W. O. MURRAY, Chief Justice.
This is a workman's compensation case in which R. E. McMullin sued Texas Employers' Insurance Association, seeking to recover compensation for total and permanent disability due to an alleged back injury.
The trial was to a jury and, in keeping with the jury's answers to the special issues submitted, judgment was rendered in plaintiff's favor allowing compensation for 24 weeks total incapacity, followed by 65% permanent partial disability for 300 weeks, from which judgment Texas Employers' Insurance Association has prosecuted this appeal.
Appellant's first point is that the trial court did not properly place the burden of proof in Special Issue Number Nine. The special issue reads as follows:
The jury answered, it was "permanent."
Before answering Special Issue Number Nine, which was conditionally submitted, the jury had found, by answers to Special Issues Nos. 1 through 8, as follows: (1) Appellee had sustained an injury to his back. (2) It was sustained in the course of his employment with Stice Drilling Company. (3) It resulted in his incapacity to work in some percentage and for some length of time. (4) The incapacity was total for a length of time. (5) The total incapacity was temporary. (6) The total incapacity has continued for 24 weeks. (7) The incapacity of appellee to work was partial for a length of time. (7-A) The partial incapacity began on May 26, 1953. (8) The partial incapacity was sixty-five per cent. Then followed Special Issue No. 9, which was answered "Permanent," as above stated.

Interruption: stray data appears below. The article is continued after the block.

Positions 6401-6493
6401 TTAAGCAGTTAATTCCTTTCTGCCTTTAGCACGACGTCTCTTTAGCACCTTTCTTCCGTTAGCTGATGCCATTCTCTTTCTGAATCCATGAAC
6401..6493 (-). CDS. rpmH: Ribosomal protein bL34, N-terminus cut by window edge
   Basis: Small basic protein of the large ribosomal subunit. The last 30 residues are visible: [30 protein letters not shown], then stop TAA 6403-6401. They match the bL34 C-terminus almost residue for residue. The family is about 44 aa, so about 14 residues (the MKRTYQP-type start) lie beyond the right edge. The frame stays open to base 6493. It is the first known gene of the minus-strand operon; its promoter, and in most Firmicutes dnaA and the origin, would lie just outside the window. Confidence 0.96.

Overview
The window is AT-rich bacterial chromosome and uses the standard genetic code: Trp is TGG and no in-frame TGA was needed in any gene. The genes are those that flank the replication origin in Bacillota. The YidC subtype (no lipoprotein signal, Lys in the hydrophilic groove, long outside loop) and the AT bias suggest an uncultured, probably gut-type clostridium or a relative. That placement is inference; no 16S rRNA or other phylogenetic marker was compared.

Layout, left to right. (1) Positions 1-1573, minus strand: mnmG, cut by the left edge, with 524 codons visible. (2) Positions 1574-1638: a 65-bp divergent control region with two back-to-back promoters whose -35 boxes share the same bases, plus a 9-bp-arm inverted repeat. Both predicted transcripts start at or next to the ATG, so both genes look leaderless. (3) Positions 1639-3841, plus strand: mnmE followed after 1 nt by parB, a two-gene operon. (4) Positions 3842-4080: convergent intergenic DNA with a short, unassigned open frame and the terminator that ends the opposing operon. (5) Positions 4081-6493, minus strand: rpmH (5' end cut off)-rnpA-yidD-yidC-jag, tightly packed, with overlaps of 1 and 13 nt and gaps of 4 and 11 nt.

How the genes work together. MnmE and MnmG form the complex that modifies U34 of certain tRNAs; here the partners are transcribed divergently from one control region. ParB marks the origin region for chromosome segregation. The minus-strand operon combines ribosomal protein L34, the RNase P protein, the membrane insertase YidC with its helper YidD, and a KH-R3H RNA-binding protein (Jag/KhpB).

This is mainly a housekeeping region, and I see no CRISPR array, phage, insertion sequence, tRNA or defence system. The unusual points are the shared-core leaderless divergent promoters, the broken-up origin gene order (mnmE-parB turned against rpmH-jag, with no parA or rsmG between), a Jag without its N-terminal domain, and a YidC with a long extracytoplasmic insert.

It is perfectly apparent that the partial incapacity was, and of necessity had to be, fully established before the jury was required to answer this issue. There could be only two answers, this partial incapacity was either permanent or temporary, it had to be one or the other.
Rule 277, T.R.C.P., reads in part as follows:
The only variance of Special Issue No. 9, from the issue suggested in the rule, is that "temporary" precedes "permanent" and the word "only" is omitted before the word temporary. Appellant's objection to the issue did not specifically point out this variance, the only objection made being that the burden of proof was not properly placed. The issue, when considered in the light of the objection made, properly placed the burden of proof. See Wright v. Traders & General Ins. Co., 132 Tex. 172, 123 S.W.2d 314; Texas Employers' Ins. Ass'n v. Henthorn, Tex.Civ.App., 240 S.W.2d 392; Texas Employers' Ins. Ass'n v. Mallard, Tex.Civ.App., 192 S.W.2d 302; Texas Employers' Ins. Ass'n v. Pillow, Tex.Civ.App., 268 S.W.2d 716; Stone v. Texas Employers' Insurance Ass'n, Tex., 273 S.W.2d 59; Commercial Standard Ins. Co. v. Brock, Tex.Civ.App., 167 S.W.2d 281.